Unfortunately, though, it is not clear that their data demonstrate turn-taking in any sophisticated sense: specifically (and this is the sense embraced by the authors), entrainment of timing mechanisms between two individuals to regulate the passing of the turn. They begin by asking, "Is this a simple call-and-response (‘‘antiphonal’’) behavior seen in numerous species, or is it a sustained temporal coordination of vocal exchanges as in human conversation?" They conclude that they have shown the latter, but, on my reading, all their data is compatible with simple call-and-response. What seems to be going on is that the authors have failed to appreciate just how weird human turn-taking is.

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Dolphins using personal names, again

As we have frequently noted here on Language Log, science stories on the BBC News website are (how to put this politely?) not always of prize-winning standard with respect to originality, timeliness, reliability, or attention to the relevant literature. In fact some of them show signs of being written by kids in junior high school. Way back in 2006 Mark Liberman commented on a BBC News story about the notion that dolphins have and use "names" for each other. He expressed skepticism, but the BBC forged ahead without paying any heed, and today, more than seven years later, we learn from the same BBC site once again that Dolphins 'call each other by name'. Yes, it's the same story, citing the same academic at the University of St Andrews, Dr Vincent Janik. (Mark's link in 2006 was unfortunately to a Google search on {Janik, dolphins}, which today brings up the current stories rather than the ones he was commenting on then.) And you don't need to leave the BBC page to see that the story contradicts itself.

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Finch song learning in the news again

Tim Requarth and Meehan Crist, "From the mouth of babes and birds", NYT 6/29/2013:

Researchers who focus on infant language and those who specialize in birdsong have teamed up in a new study suggesting that learning the transitions between syllables — from “da” to “do” and “do” to “da” — is the crucial bottleneck between babbling and speaking.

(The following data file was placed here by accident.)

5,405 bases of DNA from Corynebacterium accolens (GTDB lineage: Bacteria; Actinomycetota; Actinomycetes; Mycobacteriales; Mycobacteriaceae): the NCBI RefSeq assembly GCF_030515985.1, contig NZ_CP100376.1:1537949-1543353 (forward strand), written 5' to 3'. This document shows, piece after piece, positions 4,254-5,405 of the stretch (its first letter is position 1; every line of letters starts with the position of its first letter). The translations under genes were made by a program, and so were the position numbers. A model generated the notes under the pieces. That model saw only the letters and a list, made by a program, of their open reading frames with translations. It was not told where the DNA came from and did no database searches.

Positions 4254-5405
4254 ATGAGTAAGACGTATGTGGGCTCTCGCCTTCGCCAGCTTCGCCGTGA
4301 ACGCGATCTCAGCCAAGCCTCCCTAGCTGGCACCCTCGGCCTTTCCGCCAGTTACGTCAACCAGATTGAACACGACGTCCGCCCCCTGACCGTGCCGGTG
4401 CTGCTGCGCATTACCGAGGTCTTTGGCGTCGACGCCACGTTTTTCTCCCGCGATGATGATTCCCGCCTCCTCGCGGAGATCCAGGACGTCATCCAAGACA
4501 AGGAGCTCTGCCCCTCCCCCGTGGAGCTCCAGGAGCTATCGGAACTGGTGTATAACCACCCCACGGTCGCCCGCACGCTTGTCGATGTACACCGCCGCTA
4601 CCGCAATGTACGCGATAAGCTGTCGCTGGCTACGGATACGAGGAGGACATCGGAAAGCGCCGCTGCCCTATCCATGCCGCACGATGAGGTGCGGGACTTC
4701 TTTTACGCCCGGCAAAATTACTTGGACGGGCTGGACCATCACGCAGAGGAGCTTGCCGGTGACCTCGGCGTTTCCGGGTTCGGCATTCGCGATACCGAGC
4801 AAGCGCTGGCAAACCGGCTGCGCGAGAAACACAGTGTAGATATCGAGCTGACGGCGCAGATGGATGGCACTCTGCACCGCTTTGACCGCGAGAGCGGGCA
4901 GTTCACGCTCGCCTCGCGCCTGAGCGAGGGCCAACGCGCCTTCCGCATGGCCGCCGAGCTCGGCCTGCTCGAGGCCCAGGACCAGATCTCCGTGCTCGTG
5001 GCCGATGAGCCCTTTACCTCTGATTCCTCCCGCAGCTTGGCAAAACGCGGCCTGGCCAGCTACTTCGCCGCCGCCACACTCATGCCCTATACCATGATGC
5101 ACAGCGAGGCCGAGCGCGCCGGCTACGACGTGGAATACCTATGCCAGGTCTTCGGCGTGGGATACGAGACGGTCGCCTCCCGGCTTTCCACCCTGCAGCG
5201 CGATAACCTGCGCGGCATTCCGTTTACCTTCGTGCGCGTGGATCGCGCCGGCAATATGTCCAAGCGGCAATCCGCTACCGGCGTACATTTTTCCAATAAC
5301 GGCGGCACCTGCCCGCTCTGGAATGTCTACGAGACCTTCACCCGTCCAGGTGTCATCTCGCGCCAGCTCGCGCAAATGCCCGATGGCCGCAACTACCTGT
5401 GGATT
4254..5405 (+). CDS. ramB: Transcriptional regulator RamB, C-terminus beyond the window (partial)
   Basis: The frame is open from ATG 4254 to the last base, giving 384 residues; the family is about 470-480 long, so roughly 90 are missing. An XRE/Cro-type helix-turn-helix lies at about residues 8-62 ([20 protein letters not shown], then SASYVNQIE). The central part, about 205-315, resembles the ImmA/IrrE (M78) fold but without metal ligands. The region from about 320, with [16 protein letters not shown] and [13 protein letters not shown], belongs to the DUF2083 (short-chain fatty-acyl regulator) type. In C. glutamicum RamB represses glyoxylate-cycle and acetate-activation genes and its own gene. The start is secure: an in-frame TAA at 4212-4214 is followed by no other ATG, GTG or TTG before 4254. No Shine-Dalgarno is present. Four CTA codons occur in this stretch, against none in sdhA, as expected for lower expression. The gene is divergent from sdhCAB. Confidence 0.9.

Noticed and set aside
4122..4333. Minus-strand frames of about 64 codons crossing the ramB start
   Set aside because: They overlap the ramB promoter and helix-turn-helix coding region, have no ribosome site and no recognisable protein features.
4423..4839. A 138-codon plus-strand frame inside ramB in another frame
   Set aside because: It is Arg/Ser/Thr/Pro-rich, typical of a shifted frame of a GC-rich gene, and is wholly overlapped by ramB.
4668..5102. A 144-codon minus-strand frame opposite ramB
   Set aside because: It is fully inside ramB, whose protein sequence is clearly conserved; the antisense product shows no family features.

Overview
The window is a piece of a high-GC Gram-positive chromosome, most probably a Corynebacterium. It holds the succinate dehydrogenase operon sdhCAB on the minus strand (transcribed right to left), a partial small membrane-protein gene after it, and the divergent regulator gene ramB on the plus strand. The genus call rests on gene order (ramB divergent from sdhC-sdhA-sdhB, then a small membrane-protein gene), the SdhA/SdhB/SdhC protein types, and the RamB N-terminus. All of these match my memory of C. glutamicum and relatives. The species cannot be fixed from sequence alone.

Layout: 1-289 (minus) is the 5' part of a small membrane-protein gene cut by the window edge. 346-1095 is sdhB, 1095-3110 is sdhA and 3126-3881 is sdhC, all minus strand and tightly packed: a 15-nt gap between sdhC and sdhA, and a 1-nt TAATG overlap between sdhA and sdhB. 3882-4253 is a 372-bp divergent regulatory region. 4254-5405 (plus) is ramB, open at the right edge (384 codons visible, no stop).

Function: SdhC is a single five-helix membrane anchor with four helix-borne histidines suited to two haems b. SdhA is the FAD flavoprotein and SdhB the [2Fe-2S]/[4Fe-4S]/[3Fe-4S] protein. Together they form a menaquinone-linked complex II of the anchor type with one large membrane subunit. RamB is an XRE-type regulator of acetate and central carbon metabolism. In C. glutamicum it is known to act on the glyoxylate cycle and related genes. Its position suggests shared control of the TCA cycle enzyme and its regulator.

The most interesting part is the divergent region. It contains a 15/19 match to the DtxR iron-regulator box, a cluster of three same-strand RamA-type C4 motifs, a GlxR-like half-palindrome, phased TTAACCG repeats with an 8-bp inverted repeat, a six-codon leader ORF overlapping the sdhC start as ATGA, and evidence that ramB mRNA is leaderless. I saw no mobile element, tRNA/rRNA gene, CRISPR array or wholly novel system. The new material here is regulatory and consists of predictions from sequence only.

“We’ve discovered a previously unidentified component of vocal development,” said the lead author, Dina Lipkind, a psychology researcher at Hunter College in Manhattan. “What we’re showing is that babbling is not only to learn sounds, but also to learn transitions between sounds.”

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Sea Bay Restaurant

Thomas Lumley sent in this nice multilingual pun from Sydney, Australia:

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Elephant imitates Korean

Stoeger et al., "An Asian Elephant Imitates Human Speech", Current Biology (2012):

Vocal imitation has convergently evolved in many species, allowing learning and cultural transmission of complex, conspecific sounds, as in birdsong. Scattered instances also exist of vocal imitation across species, including mockingbirds imitating other species or parrots and mynahs producing human speech. Here, we document a male Asian elephant (Elephas maximus) that imitates human speech, matching Korean formants and fundamental frequency in such detail that Korean native speakers can readily understand and transcribe the imitations. To create these very accurate imitations of speech formant frequencies, this elephant (named Koshik) places his trunk inside his mouth, modulating the shape of the vocal tract during controlled phonation. This represents a wholly novel method of vocal production and formant control in this or any other species. One hypothesized role for vocal imitation is to facilitate vocal recognition by heightening the similarity between related or socially affiliated individuals. The social circumstances under which Koshik’s speech imitations developed suggest that one function of vocal learning might be to cement social bonds and, in unusual cases, social bonds across species.

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Benjamin Franklin medal for Labov

Recently announced, a 2013 Benjamin Franklin Medal for William Labov of the University of Pennsylvania. The citation:

For establishing the cognitive basis of language variation and change through rigorous analysis of linguistic data, and for the study of non-standard dialects with significant social and cultural implications.

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The bee rumble

I missed this when it came out — Virgina Morell, "Elephants Have an Alarm Call for Bees", Science Now 4/26/2011:

East Africa’s elephants face few threats in their savanna home, aside from humans and lions. But the behemoths are terrified of African bees, and with good reason. An angry swarm can sting elephants around their eyes and inside their trunks and pierce the skin of young calves. Now, a new study shows that the pachyderms utter a distinctive rumble in response to the sound of bees, the first time an alarm call has been identified in elephants.

… [T]he study suggests that this alarm call isn’t just a generalized vocalization but means specifically, “Bees!” says Lucy King, a postgraduate zoologist at the University of Oxford in the United Kingdom and the study’s lead author.

When they hear buzzing bees, the pachyderms turn and run away, shaking their heads while making a call that King terms the “bee rumble."